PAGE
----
The Good Societies project launched on the 15th April 2018 with an introductory workshop followed by festivities. The aim was to introduce the concept and aims of the project and to brainstorm with the group where we want it to go. The basic structure of Good Societies consists of a monthly workshop (every second Sunday of the month) and a monthly reading group (every last Sunday of the month). All events are designed to get us thinking about what kinds of societies we want to live in and develop ideas for new social structures.
The format of the workshops isn’t fixed, but the basic idea is that someone will share knowledge on a particular topic, which we’ll then go on to discuss either in small groups or all together. In the reading group we’ll discuss specific texts, alternating between fiction and non-fiction. We hope that mixing things up like this will on the one hand help us open up our imaginations and on the other hand allow us to learn about concrete proposals for alternative social arrangements.
The opening workshop was split into two parts. The first part was designed to get us talking about what a good society meant to each of us. The second part focused on what participants wanted from the project – what kinds of topics to tackle and events to organise. It was a great thing to witness the energy and inspiration that came out of the discussions.
What is a good society?
We broke this question into three sub-questions – one about gender, one about work, and one about the control and distribution of resources.
Would gender exist in a good society?
In the gender discussion there was quite a lot of agreement that gender in some form would probably exist in a good society and that it would exist in relation to other kinds of social identity, but that it would be more fluid and open, that people would have more choice in their identities, and that social norms and pressures with regard to gender would be minimised. One participant put it this way: yes to gender, no to gender roles. Bodies, desire and consensual sex were to be celebrated.
Would we have to work in a good society?
Again, there seemed to be a consensus that some work would have to be done in a good society – nobody for example seemed to think it would be possible or desirable to automate everything. Inevitably, this led to discussions about what was meant by the term ‘work’ – is it paid labour or is it all kinds of productive activity? Is it something that we have no choice but to do or is it connected to our passions and vocations? Many thought that everybody should have some responsibility to make sure basic needs are met, but that work should be less coercive – the link between work and survival would be severed. The majority seemed to think that paid work would continue to exist but that work would be organised and valued differently. Care work, for instance, would be much more highly valued, and jobs would be more mixed. Everybody would be involved in making management decisions, and everybody would have to take on some menial tasks – doctors would sometimes have to clean their hospital’s toilets, and cleaners would also be managers. Slavery would not exist, as it does in our current societies.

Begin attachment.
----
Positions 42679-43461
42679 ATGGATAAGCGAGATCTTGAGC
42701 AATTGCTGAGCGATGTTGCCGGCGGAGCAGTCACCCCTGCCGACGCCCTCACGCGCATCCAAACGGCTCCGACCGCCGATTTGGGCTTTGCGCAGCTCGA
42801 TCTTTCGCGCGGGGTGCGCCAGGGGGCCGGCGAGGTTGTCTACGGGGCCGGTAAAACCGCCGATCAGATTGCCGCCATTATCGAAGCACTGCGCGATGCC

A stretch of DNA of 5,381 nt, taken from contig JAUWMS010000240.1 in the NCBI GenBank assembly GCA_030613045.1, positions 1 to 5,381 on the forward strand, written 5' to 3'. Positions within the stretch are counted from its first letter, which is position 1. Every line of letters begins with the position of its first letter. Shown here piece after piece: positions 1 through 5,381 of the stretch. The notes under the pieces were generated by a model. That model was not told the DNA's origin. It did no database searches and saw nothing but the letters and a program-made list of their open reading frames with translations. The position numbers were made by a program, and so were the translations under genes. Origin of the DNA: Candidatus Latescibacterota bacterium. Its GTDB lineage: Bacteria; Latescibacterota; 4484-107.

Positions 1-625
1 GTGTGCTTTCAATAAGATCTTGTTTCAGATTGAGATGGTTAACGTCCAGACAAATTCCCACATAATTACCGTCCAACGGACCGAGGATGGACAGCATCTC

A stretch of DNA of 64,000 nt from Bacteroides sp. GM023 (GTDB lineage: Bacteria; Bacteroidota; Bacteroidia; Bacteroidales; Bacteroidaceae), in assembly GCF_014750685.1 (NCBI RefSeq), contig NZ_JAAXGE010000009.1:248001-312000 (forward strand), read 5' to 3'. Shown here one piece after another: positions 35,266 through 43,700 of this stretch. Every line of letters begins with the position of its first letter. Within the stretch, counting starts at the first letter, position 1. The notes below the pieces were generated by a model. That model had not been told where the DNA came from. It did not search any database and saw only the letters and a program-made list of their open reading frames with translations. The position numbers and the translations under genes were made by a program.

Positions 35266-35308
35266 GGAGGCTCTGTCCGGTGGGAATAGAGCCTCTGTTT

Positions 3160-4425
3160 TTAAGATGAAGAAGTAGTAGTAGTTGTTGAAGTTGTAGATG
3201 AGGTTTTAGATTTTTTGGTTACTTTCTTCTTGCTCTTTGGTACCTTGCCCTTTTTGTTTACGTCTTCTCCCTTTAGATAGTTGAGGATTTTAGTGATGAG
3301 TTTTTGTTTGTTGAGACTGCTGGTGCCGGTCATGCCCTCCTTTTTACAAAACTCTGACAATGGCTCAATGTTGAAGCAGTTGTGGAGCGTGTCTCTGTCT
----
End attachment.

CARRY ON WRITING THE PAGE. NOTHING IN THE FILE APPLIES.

How would resources be controlled and distributed in a good society?
The assumptions behind this question were challenged right off the bat: ‘resources’ implied that everything belongs to humans and is there to satisfy our needs and desires. Instead, we should move away from such a human-centric point of view, and see land, water and air as belonging to the earth and to be shared among species. As well, private ownership and profit-making were questioned, especially when it came to the meeting of basic needs, and many thought that decision-making should be kept as local as possible. In cases where large areas and groups of people were concerned, decision-making could be nested, with representatives of each community contributing to decision-making at higher levels. Lastly, it was pointed out that the scarcity with which we live is no longer necessary, and we should start thinking instead in terms of abundance.
What do we want from the project?
We asked participants what kinds of topics they’d like to have workshops on and what other kinds of activities they’d like Good Societies to do.
Popular ideas for workshops included:
- The economy, work and money
- The commons
- Kinship, family and communal structures
- Migration, mobility and borders
- Race and racism
- Local organising
- human/non-human relations, animal rights
- The idea of fairness
- Surviving in our current societies
The aim is to develop workshops collaboratively – so the group decides on topics for workshops and in many cases members of the group also lead the workshops. On other occasions, when we need people with particular knowledge, we can invite people to lead workshops. We’ll be contacting people who volunteered to give workshops over the coming weeks and months.
People were enthusiastic about social activities – parties, potlucks and picnics! This was a good reminder for me that these kinds of activities aren’t just frivolous or marginal, they’re really important opportunities to get to know people and share ideas. Plus they’re fun.
Other suggestions were meeting and trying to influence politicians and those in powerful positions, screenings, and working with artists, designers and other makers. Playful activities like games designed to explore particular social questions were another great suggestion. Finally, getting out and trying to engage different publics in creative ways was seen as important.
Different readings for our reading group – from Octavia Butler to Karl Marx to Ayn Rand(!) were also suggested, and we’ll be adding those to our reading list, which you can find here.
Finally, we want to thank everyone who took part, and made the workshop so uplifting. With such a fabulous start, we have high hopes for Good Societies!